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Hong Kong Food & Dining

Welcome to the “Culinary Capital of Asia”Hong Kong. Here you can not only deguster Hong Kong local food, Cantonese food, Sichuan and Hunan dishes, but also taste gourmets from Britain, Italy, Germany, France, etc.

There are also many excellent restaurants, including Chinese Restaurant, Asia-style Restaurant and Western Restaurant. Tour in Hong Kong, you will have many choices.

Top Hong Kong Local Food

1. Dim Sum

Dim Sum means "touch your heart". There are as many as 150 items on a restaurant menu and 2,000 in the entire range. It is hard to not find something you love.

As Cantonese people tend to avoid fried foods early in the day, steamed dishes dominate most dim sum menus. There are also snack-sized portions of pan-fried, deep-fried, and baked served in bamboo containers, which are designed to be eaten communally and washed down with tea. Hence, going for dim sum is known as yum cha, which literally means "drinking tea". The famous dim sums are listed hare:

A. Steamed Shrimp Dumpling

Shrimp wrapped in a thinly-rolled piece of translucent wheat dough. Usually, the dumpling will contain pork. Ideally, the contents will be 70﹪ shrimp and 30% pork.

Steamed Shrimp Dumpling

B. Shao Mai

Shao Mai is a type of Chinese dumpling. The typical Cantonese dim sum variant consists of ground pork, whole or chopped shrimp, shiitake mushrooms, green onions and ginger, wrapped in thin wheat dough, seasoned with Chinese rice wine, soy sauce and sesame oil, and garnished with a dollop of crab roe.

Shao Mai

C. Barbecued Pork Bun

Tender, sweet, slow-roasted pork tenderloin, usually seasoned in oyster sauce, and encased in a fine, soft bun.

Barbecued Pork Bun

2. Seafood

It's fried, baked, steamed, grilled, sliced, diced and stuffed. More to the point, Hong Kong's seafood is very fresh. So fresh, you can see it swimming minutes before it's on your table.

A. Steamed Fish

Steamed fish is a staple of Hong Kong seafood menus. Prices vary depending on the type of fish, but the cooking style usually takes a less-is-more approach because simple seasoning allows diners to appreciate the original flavour of the fresh fish. The most common seasonings include ginger, mushrooms, dried fruit peel and shallots.

Steamed Fish

B. Stir-fried Crab

This is a sampan-style classic dish. Unique to Hong Kong, sampan style refers to the fishermen delicacies served on small boats. It usually involves the pungent flavours of ginger, garlic and chilli.

Stir-fried Crab

C. Drunken Shrimp

Drunken Shrimp is a popular dish in Hong Kong based on fresh-water shrimp that are oftern eaten alive, but stunned in strong liquor or baijiu to make consumption easier.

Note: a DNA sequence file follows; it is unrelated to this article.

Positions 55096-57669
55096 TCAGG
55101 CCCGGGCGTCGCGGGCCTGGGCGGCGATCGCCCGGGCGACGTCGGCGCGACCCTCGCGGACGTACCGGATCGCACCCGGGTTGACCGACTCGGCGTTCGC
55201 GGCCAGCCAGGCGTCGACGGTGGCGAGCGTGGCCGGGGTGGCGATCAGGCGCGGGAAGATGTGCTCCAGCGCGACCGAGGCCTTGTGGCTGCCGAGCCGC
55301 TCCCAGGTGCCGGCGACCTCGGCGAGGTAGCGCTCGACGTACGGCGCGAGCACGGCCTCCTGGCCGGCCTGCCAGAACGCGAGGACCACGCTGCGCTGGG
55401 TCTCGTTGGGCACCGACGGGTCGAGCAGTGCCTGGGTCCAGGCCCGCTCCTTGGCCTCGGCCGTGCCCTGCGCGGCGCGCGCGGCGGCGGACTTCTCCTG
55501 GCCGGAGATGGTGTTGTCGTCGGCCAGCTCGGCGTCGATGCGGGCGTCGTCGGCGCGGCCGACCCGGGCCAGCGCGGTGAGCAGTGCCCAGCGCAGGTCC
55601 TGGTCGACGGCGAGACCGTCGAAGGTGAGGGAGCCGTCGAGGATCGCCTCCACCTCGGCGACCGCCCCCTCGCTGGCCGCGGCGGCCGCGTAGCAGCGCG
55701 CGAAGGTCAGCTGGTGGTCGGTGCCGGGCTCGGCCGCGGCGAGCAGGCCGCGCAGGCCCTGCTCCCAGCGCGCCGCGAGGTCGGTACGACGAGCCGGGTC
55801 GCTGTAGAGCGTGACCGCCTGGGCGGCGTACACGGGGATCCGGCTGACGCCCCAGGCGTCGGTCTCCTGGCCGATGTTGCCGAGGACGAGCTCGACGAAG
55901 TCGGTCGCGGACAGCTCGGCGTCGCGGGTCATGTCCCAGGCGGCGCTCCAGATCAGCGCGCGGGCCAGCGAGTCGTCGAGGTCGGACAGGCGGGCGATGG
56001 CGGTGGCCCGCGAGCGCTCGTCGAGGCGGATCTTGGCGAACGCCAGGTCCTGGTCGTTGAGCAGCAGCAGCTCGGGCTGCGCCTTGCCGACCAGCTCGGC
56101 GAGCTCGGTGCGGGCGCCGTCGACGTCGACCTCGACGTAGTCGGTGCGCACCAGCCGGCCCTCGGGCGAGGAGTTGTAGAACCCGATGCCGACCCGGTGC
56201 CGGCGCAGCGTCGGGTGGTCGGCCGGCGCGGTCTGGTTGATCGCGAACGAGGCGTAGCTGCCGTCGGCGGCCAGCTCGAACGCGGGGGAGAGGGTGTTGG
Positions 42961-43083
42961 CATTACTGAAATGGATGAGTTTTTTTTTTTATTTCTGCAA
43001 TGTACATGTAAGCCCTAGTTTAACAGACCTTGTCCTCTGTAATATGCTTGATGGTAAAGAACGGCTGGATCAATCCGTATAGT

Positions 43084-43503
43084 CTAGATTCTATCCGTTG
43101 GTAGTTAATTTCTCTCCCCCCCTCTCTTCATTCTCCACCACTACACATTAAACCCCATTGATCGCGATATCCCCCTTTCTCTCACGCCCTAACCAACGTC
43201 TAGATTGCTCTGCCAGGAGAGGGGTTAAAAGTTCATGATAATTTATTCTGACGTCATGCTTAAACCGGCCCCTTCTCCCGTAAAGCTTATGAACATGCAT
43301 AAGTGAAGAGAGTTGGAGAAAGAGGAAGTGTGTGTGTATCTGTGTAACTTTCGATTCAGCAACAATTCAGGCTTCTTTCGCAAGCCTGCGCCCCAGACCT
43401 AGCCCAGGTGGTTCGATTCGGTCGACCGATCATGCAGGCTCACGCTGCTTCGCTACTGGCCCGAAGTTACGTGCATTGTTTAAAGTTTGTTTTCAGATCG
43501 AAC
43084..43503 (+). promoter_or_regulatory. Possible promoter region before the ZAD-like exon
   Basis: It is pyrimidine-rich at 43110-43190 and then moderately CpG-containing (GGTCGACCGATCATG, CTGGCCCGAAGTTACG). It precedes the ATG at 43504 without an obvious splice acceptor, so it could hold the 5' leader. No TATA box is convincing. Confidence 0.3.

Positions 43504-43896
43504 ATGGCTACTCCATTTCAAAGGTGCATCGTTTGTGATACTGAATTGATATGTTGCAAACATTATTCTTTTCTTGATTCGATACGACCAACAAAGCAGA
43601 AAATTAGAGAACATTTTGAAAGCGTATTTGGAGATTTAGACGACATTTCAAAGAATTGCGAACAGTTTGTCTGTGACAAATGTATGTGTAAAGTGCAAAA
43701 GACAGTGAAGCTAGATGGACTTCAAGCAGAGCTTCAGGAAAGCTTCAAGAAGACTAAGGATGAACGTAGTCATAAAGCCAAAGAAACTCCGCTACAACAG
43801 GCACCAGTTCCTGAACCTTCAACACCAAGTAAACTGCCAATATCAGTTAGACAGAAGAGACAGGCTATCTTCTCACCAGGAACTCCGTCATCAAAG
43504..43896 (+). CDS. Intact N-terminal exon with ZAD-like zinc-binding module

Drunken Shrimp

3. Local Snacks

Snacks are especially popular in Hong Kong. Stroll around the streets of Hong Kong to have a really dining experience.

A. Pineapple Buns

Traditionally, pineapple bun is made from pineapple and earned its name because of its shape like the pineapple. It is touched softer and tasted sweeter than Western bread, because the bun's top material is cookie-type dough and the bottom is Chinese-style bread dough.

Pineapple Buns

B. Egg Tarts

This tarts is made from egg, custard and cookie dough. The way is to bake. It is said that the popular snack probably originates from English custard cakes.

Egg Tarts Egg Tarts

4. Noodles and Congee

Noodles strips are made from rice flour, which is a staple food of South China, even Southeast Asia. Congee ranges from the plain starchy variety to the lighter versions that include vegetables and meat and even hotpots in which the ingredients are cooked in a congee soup.

A. Cantonese-style Congee

In Hong Kong, it is easily to find Cantonese-style congee or rice porridge. Raw ingredients are put in continuously boiling rice porridge until they become soft and their flavours are infused in the entire mixture.

Cantonese-style Congee

B. Rice Noodles in Soup

Rice noodles of Hong Kong are often served in soup with beef balls or fish balls. Cantonese meat balls differ from their Western counterparts in texture. Instead of mincing, the meat is pounded until it is pulverised, giving the meatballs a smooth texture.

Rice Noodles in Soup

C. Stir-fried Noodles

Stir-frying noodles is one of the most post cooking methods. Usually, the ingredients are flour and eggs and flour. Adding soy sauce is to make the noodles more delicious as a breakfast dish.

Stir-fried Noodles

5. Special Dishes

A. Poon Choi

Poon Choi is a kind of traditional dishes, especially popular in New Territories. Usually, poon choi are cooked with different ingredients, such as squid, pork, duck and fish as the main ingredients. You will find a specialty that the cooked ingredients are put in a wooden, steel basin or a clay pot and then put on to your table.

Poon Choi

B. Hong Kong Hot Pot

Place thinly sliced pieces of beef, chicken, fish, and pork and vegetables into a gently bubbling broth of your choice. The broth can be herb-based or meat-based and other ingredients, such as shellfish, meatballs, noodles, and certain vegetables can be added to the stock. When everything is cooked, simply ladle out the items you want to eat and enjoy them, or dipped in a sauce. The restaurant at the Ramada Hong Kong, not too far from Sheung Wan Station on Hong Kong Island, is a popular spot for hot-pot lovers.

Hong Kong Hot Pot

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